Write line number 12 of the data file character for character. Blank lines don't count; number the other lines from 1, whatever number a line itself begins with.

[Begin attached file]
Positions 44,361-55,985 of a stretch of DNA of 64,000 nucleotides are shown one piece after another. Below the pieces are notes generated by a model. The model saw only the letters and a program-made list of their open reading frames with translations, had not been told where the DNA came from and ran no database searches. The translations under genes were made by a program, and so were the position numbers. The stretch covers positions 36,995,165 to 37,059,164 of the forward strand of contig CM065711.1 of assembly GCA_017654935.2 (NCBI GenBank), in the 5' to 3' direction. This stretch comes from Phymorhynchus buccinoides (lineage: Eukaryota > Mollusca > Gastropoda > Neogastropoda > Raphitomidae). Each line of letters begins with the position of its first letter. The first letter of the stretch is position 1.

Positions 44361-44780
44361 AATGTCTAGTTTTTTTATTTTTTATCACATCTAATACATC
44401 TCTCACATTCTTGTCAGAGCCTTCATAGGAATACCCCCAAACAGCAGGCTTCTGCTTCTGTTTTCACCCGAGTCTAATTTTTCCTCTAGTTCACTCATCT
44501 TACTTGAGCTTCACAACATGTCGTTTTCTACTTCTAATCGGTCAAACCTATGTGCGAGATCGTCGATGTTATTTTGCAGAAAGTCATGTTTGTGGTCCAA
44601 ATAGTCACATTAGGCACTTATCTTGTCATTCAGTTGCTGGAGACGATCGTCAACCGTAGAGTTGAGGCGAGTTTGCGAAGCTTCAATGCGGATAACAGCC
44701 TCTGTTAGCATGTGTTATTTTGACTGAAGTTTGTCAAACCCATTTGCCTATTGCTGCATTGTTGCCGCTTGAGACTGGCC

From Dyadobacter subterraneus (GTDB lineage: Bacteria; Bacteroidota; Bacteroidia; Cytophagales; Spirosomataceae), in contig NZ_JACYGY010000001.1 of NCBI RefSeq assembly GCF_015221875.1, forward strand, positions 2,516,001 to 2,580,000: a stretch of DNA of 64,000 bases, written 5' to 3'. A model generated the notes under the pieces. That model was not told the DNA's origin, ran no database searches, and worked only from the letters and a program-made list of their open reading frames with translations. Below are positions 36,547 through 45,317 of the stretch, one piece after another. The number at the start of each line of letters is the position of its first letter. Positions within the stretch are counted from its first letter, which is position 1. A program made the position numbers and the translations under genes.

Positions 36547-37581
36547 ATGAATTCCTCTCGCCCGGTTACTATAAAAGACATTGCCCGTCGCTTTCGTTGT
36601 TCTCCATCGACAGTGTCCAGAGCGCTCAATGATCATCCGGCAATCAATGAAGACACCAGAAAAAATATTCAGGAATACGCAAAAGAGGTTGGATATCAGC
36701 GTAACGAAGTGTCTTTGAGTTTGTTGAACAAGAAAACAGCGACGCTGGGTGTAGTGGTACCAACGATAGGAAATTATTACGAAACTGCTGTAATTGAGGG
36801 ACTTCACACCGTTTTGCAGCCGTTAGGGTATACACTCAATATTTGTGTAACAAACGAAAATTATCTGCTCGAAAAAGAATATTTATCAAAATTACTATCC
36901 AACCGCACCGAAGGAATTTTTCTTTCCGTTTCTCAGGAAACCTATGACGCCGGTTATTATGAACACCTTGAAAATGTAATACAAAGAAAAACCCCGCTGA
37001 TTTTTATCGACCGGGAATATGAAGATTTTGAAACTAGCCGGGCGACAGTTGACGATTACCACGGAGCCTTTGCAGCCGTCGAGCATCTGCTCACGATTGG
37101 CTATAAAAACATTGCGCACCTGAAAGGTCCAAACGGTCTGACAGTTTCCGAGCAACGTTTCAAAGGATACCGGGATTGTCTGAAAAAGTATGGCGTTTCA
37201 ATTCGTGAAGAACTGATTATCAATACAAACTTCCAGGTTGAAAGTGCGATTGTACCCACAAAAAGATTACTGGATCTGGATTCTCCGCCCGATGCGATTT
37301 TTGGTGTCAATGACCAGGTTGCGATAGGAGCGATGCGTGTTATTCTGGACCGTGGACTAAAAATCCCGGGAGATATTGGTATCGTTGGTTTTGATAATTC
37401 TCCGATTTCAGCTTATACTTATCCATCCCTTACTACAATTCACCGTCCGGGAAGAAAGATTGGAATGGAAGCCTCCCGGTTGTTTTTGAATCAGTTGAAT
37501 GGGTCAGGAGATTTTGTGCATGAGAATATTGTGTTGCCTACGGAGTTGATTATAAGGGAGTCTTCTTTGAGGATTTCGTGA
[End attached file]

36701 GTAACGAAGTGTCTTTGAGTTTGTTGAACAAGAAAACAGCGACGCTGGGTGTAGTGGTACCAACGATAGGAAATTATTACGAAACTGCTGTAATTGAGGG